Saturday, October 24, 2009

Book Tour: K.M. Weiland - Behold The Dawn

I have the pleasure of introducing you to the fabulous fiction of K.M. Weiland. It’s a great honor to participate in her book touring itinerary by treating you to an exerpt from her brand new release – Behold The Dawn.

About the story...

Marcus Annan, a tourneyer famed for his prowess on the battlefield, thought he could keep the secrets of his past buried forever. But when a mysterious crippled monk demands Annan help him find justice for the transgressions of sixteen years ago, Annan is forced to leave the tourneys and join the Third Crusade.

Wounded in battle and hunted by enemies on every side, he rescues an English noblewoman from an infidel prison camp and flees to Constantinople. But, try as he might, he cannot elude the past. Amidst the pain and grief of a war he doesn’t even believe in, he is forced at last to face long-hidden secrets and sins and to bare his soul to the mercy of a God he thought he had abandoned years ago.

The sins of a bishop.

The vengeance of a monk.

The secrets of a knight.

The excerpt...

He ran a hand over the saddle, checking the Baptist’s flat-bladed sword where it lay snug in its fastenings on the near side. “Fetch the food purse.” She had kept it near her during the night, and he hadn’t asked for it. What he had told her about having nothing to fear from him would sink in better if he stayed away from her.

He gave the cinch a final check and tossed another glance at the sky. With blessings from both the weather and the saints, he and the lady could be in Orleans within the month—if the horse held out that long. He patted the courser’s shoulder. The horse blew through his nostrils and tossed his head. He was a far cry from the bay destrier Annan had lost outside Acre, but then the bay’s stamina probably wouldn’t compare w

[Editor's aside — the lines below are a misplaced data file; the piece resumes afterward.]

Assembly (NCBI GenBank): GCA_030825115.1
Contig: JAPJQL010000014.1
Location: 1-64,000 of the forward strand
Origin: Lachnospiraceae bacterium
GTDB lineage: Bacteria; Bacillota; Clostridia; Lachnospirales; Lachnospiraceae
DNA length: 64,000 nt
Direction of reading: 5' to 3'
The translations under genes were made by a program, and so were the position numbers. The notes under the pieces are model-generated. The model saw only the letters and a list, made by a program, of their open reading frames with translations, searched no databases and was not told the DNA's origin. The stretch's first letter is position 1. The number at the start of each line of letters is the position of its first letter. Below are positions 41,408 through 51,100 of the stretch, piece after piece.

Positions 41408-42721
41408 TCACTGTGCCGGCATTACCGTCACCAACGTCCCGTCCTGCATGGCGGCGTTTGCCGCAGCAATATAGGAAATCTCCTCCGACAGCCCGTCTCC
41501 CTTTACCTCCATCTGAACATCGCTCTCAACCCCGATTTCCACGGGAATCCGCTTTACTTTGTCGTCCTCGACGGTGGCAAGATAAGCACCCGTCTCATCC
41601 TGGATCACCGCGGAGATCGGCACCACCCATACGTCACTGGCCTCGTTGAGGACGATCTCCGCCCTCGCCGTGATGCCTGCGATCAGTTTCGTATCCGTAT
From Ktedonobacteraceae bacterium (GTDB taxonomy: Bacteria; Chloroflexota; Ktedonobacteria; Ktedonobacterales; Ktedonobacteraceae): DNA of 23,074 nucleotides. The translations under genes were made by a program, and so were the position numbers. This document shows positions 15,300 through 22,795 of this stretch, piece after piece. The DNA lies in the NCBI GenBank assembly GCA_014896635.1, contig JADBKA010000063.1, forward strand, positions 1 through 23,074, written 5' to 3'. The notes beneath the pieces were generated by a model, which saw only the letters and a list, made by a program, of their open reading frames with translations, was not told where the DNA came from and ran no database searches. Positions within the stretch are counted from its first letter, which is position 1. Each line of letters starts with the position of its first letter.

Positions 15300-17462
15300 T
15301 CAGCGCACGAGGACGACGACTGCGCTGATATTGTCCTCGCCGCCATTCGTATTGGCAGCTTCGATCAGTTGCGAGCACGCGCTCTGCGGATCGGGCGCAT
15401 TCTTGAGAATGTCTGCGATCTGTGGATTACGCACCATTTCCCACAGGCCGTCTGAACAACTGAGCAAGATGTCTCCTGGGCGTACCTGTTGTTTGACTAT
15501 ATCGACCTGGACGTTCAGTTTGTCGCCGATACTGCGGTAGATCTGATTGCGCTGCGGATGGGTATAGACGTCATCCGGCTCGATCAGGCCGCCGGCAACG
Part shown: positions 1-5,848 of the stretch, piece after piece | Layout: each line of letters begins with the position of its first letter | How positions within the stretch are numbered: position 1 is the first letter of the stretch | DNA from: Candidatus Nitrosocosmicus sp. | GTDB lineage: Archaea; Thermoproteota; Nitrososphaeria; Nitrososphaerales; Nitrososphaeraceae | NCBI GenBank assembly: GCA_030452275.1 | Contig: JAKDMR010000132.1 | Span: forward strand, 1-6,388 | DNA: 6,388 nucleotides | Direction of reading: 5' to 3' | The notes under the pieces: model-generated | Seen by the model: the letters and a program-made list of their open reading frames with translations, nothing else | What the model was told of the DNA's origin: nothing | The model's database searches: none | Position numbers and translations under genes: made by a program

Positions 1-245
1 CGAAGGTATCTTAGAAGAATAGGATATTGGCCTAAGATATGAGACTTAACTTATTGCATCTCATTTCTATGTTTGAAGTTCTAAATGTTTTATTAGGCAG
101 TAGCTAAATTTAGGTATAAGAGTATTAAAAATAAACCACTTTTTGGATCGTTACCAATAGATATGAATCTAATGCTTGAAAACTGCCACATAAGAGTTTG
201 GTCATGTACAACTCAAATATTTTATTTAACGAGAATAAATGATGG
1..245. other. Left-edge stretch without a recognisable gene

ith the courser’s on a trek of this sort.

Without looking at him, Mairead handed him the heavy leather purse. “The horse should have a name.” It was the first offhand comment she had offered since he had met her two nights ago.

“I don’t name my animals.”

“Why not?”

He tightened the knot that would hold the purse to the saddlebow, then turned to where she stood fondling the courser’s dark head. Why indeed? The last animal he had named was the charger Lord William had gifted him with a few years before St. Dunstan’s. He had called the big stallion Caird. Since then, he had owned and
lost countless beasts, some through the tourneys, some to pay his debts. Marek named them all, but Annan never paid him heed.

Mairead looked at him, and he straightened. “Animals without names are easier to watch die.” It was as good a reason as any.

“Oh.” Her mouth set in a firm line once more. “I see.”

She didn’t see, but he hadn’t expected her t
o. She had known the shelter of her father’s and then Lord William’s castles for too long; she couldn’t realize that the pain and the death that filled a man’s life were bearable only when kept at arm’s length.

She didn’t look at him until he had lifted her onto the pillion, and then her eyes met his only for a moment. But it was an unguarded moment. And in it, he sensed again a flash of pain—raw and burning—and he was reminded that perhaps Lady Mairead of Keaton was a woman who knew pain all too well.

He could guess at the cause. He could piece together the import of her fear and of Lord William’s words and of everything left unsaid in her own statements.

But, that too, like all the horses he had seen fall beneath him in battle or forfeited for melee ransom, was something he needed to leave unnamed, lest he open himself to the realization of what had been done to her. Were he ever